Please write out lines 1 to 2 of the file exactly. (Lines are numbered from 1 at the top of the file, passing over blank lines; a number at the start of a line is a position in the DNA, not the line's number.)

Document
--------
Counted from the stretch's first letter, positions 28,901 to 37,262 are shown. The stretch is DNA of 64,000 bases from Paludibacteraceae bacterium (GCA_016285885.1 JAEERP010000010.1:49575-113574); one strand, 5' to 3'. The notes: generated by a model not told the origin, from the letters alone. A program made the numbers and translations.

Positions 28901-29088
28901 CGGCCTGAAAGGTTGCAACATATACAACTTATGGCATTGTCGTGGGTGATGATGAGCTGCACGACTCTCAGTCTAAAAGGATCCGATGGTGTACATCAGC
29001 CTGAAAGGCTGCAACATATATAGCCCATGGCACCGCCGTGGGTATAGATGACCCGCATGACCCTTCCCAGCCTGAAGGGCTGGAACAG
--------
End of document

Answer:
Counted from the stretch's first letter, positions 28,901 to 37,262 are shown. The stretch is DNA of 64,000 bases from Paludibacteraceae bacterium (GCA_016285885.1 JAEERP010000010.1:49575-113574); one strand, 5' to 3'. The notes: generated by a model not told the origin, from the letters alone. A program made the numbers and translations.

Positions 28901-29088